It is currently 8:12 AM and here I sit, longing to go outside and grab a cup of that sweet, sweet free trade coffee. The sun is beginning its ascent into the Columbus sky, promising to bring with it the warmest day of the year so far. Of course, knowing Ohio’s weather, this means it’ll snow this weekend.
So why am I sitting in my office, when a world full of coffee and sunshine is just a pair of pants and a couple of doors away? Because my webmaster has asked that I write a monthly column and start acting like the Editor in Chief of a fan-written comic book site. “Magazine editors do it,” he said. Well, magazines are also a dying art form, replaced by an information source in which editors don’t prattle on as if they possess some sort of new insight found nowhere else on the internet.
Of course, I’ve also been told that the monthly comic book is dying, too. Just the other week, a friend of mine told me that “DC would be around for five more years, top” due to their highly ridiculed editorial and marketing strategies. Not a week goes by in which I don’t hear some doom and gloom prediction about the comic book industry, usually made by some fan or quasi-professional (like myself) with a healthy dose of cynicism in their hearts.
It’s easy to dismiss the gimmick-driven record high sales when building a case towards the death of the industry as we know it. There’s the high-profile walkouts, the fact that comic book companies are relying on gatefold covers, trading cards, variant covers and holofoil to sell books, and of course the monthly reminder of the historically poor treatment of freelance creators, a crime which both major companies are still guilty of today. There’s the continued disconnect between the profitability of comic book movies and monthly comic sales, the industry’s laughable stance towards women and minorities and of course the sometimes toxic fanbase that enables and encourages these issues. I could list dozens of examples, flaws or gripes, all of which could counterbalance the strong sales figures released by Diamond every month.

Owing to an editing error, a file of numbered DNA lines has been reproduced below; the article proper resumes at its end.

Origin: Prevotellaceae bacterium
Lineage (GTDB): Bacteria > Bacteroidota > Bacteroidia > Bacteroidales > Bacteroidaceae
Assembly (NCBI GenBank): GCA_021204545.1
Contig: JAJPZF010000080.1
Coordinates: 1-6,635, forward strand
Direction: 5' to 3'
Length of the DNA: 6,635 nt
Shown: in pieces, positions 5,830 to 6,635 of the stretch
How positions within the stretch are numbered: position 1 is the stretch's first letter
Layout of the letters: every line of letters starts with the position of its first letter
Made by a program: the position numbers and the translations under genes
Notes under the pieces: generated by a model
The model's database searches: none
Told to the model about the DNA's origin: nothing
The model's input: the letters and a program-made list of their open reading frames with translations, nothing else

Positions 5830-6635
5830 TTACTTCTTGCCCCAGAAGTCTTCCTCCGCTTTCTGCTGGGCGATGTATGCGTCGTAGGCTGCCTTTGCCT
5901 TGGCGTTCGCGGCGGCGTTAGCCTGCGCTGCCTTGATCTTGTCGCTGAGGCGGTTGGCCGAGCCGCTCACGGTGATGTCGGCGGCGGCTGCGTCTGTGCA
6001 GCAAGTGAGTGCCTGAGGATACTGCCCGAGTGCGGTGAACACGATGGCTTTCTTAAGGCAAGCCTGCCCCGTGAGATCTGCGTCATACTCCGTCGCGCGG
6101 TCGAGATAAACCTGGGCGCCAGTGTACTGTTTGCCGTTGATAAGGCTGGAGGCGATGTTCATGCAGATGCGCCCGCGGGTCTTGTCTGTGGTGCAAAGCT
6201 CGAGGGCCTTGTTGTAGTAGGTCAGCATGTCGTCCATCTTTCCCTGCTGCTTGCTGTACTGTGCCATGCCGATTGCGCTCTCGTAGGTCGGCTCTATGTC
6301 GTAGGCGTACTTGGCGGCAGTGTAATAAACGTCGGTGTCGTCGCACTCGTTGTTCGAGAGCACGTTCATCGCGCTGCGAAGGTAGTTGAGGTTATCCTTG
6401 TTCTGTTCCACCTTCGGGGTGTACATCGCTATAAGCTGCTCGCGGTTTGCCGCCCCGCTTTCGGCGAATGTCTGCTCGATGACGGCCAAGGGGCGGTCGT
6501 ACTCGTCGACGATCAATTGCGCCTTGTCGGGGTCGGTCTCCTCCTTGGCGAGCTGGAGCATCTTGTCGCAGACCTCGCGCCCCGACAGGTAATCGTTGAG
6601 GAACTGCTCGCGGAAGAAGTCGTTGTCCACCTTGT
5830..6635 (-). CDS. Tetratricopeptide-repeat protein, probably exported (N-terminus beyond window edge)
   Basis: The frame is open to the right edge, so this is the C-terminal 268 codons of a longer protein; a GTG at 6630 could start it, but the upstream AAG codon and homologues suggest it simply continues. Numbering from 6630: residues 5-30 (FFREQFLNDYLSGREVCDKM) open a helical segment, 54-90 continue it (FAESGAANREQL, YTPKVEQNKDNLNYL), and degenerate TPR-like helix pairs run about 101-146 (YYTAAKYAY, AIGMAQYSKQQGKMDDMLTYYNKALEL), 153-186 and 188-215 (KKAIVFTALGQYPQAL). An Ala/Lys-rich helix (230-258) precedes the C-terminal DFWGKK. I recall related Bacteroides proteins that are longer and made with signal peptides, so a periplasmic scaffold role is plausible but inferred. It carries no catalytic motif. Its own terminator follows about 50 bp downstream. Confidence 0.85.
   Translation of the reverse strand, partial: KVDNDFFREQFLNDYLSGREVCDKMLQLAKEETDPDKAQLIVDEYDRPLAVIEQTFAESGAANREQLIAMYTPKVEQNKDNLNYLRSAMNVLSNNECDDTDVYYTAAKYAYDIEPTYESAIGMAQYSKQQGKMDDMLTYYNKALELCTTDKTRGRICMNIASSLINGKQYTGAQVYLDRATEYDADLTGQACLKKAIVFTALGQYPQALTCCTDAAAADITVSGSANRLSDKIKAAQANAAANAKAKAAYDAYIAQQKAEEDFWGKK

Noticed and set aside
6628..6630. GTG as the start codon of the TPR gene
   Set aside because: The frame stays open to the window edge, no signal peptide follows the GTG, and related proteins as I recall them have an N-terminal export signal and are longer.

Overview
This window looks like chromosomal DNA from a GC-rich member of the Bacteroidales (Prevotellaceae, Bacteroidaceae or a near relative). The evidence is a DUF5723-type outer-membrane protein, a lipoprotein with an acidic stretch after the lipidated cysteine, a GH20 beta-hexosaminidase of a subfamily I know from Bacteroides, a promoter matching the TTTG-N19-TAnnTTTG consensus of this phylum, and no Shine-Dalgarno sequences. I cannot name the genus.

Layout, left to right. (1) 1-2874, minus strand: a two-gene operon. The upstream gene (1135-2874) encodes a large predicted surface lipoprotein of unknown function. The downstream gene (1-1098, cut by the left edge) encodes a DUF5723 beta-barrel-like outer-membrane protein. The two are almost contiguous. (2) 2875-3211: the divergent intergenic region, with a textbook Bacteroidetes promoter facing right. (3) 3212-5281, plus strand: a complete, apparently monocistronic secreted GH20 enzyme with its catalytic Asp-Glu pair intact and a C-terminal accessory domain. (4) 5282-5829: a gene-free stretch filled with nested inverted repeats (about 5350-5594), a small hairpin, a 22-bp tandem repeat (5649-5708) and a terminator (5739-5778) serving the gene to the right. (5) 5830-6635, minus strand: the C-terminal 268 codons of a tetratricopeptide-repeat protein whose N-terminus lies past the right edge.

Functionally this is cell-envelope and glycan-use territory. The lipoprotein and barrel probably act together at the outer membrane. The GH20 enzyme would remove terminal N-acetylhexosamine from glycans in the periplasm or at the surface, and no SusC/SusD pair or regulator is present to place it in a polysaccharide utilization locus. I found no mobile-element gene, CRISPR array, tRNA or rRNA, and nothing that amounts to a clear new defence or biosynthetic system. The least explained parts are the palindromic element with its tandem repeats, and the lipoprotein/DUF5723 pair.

But, like most sound-minded people, I believe the industry will endure. In the last month alone, we’ve seen two rays of sunshine pointing to a healthy future for the industry. First was Brian K. Vaughan and Marcos Martin’s successful debut of The Private Eye. With a DRM free, pay as you’d like distribution model, The Private Eye was a bold first step in challenging the flawed (but better than nothing) Comixology model of selling and distributing digital comics.
Equally impressive was Thrillbent’s redesign, which allowed fans of Mark Waid’s webcomic site to embed individual comic strips onto other sites. Considering that many webcomics rely on advertising as a primary form of income, I’m curious to see whether making these webcomics easier to share will increase the site’s popularity or simply hasten the demise of Waid’s experiment. My money’s on the former, although I should probably start embedding those on our site to help them along.
There we go, much better.
Anyways, the industry, for all of its quirks and follies, isn’t dying. Sure, the industry might need to grow up a bit, but who doesn’t? Luckily for the industry, that’s why the Outhouse exists: to mercilessly shame the industry into improving itself through satire and snark while promoting the comics that aren’t an embarrassment to everyone who reads them. Of course, we wouldn’t relish our job so much if certain publishers hadn’t stopped returning our phone calls. But that’s a column for another time. I’m getting coffee.
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About the Author - Christian Hoffer
Christian Hoffer is the exasperated Abbott to the Outhouse's Costello. When he's not yelling at the Newsroom for upsetting readers or complaining to his wife about why the Internet is stupid, he sits in his dingy business office trying to find new ways to make the site earn money. Hoffer is also the only person in history stupid enough to moderate two comic book forums at once.
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